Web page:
How popular is Bayes' theorem among philosophers? As a physicist, it has had a profound effect on my thinking, and seems to reflect the way we intuitively deal with new evidence presented to us. As a reminder, Bayes' theorem states: Probability(A given B) = Probability(B given A)*Probability(A)/Probability(B) For example, if A is "A revolutionary new theory" and B is "Data from my experiment", then Bayes' theorem tells us that we have to take into account our initial (prior) belief in the theory P(A), given our background knowledge, before even looking at our data.

Bayes' Theorem is very popular among philosophers of science who work on the bearing of evidence on theory. As you say, it has some attractive features. In your formulation, "A" stands for the theory and "E" for the evidence. To keep this straight, I'm going to use "T" and "E" respectively. If we take the P(T given E) to be the probability that theory T has after you observe evidence E and P(T) the probability the theory had before, then the difference between these is naturally taken to be the degree to which the evidence supports the theory, and Bayes theorem plausibly says that this will be greater the greater the probability of P(E given T) -- where this probability peaks at unity if T entails E -- and the smaller P(E), the probability of the evidence before you observed it. In other words, this take on Bayes theorem says that you get the strongest support from surprising evidence which would however have to be true if your theory is true. And that sounds right. Of course Bayesianism...

Is there a logical reason why most people prefer their own opinions rather than someone else's?

This is a tantalizing question. On some subjects I do have a good reason to prefer my own opinions, say because I was there at the time and saw it with my own eyes. But consider philosophical opinions. Why do I bother to form my own opinions? Why don't I just agree with everything Hilary Putnam says, since he is such a good philosopher? That would save me a lot of time, and it might well increase the reliability of my opinions. Well, in the case of philosophy, I guess part of the answer is that we don't just care about maximising the chances of having the right answer: we also think there is a particular value to working things out for oneself. One more point among the many that your question raises. Most of our opinions are not just our own opinions anyway, since almost everything we know we know because of what other people tell us. Philosophers argue over whether reason or experience is the primary source of knowledge; but at a certain level the answer is neither. Testimony or...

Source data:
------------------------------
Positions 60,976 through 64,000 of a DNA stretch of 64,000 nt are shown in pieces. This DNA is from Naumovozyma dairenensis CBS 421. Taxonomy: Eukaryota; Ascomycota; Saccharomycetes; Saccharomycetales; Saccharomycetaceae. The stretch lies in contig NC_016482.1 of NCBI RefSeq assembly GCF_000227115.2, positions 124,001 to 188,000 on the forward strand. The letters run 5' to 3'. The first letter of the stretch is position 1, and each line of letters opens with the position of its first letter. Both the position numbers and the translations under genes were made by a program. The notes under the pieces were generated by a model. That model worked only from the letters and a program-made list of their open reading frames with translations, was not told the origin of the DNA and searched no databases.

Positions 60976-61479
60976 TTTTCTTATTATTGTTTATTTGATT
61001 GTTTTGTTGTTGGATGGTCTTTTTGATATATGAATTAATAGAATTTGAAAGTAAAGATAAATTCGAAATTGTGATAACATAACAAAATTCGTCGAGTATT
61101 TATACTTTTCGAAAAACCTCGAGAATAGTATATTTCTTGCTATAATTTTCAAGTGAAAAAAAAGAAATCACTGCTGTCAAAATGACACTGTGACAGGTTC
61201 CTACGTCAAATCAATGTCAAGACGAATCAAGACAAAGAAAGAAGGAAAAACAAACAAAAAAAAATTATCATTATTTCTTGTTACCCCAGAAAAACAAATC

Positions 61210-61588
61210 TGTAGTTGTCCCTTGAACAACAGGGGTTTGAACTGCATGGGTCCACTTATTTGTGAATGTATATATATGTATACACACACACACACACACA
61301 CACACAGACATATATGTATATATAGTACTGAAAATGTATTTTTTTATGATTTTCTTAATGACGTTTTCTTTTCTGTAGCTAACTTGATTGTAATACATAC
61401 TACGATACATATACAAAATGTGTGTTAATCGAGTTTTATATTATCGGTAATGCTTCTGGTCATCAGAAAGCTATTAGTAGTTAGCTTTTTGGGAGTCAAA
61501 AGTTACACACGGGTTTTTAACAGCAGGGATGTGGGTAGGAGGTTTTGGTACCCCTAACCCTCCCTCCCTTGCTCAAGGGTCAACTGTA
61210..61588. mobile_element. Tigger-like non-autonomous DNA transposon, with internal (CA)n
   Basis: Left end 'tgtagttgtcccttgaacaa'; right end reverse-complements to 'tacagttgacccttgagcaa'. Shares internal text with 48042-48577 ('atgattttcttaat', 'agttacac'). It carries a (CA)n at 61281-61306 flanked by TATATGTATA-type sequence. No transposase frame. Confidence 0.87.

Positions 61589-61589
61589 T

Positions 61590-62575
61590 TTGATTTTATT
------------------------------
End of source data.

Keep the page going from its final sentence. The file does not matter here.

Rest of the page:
Where can I read something about the difference between explanation and justification? How would you put this difference in a few words?

When you ask for an explanation, you usually already have a justification. You want something more -- understanding -- which is what an explanation provides. Thus when you ask why the same side of the moon always faces the earth, you already know that it does, but you do not understand why. Much of the work in the philosophy of explanation can be seen as attempts to say what takes you from knowledge to understanding. (By the way, the reason the same side of the moon always faces the earth is not because the moon is not spinning. In order for the same side of the moon always to face the earth, the moon has to spin around itself with exactly the same period as the period it takes the moon to orbit around the earth. Spooky, eh?)

If we define the science as the study of reality to find the relations among objects through scientific method, is mathematics a science? Or, it's something like logic which can be used in a wide range of sciences, philosophies, and even daily usages.

I don't much like the expression 'scientific method', because it suggests that scientific practices come down to one unitary thing, and because it suggests that that thing is fundamentally different from everyday forms of investigation. But your question still stands: is pure mathematics a science, alongside physics, biology, psychology, etc, or is it fundamentally different? Mathematics is of course used in other sciences, but that is not distinctive. Physics is used in chemistry, and chemistry is used in biology, to give just two other examples. Nor is mathematics clearly different on the grounds that it does not study real objects, since some philosophers and mathematicians believe that mathematical objects and relations are real, though abstract. But many (though by no means all) philosophers would say that mathematics is nevertheless fundamentally different from the (other) sciences, because it is not empirical: we do not need to test its results by means of observation and experiment.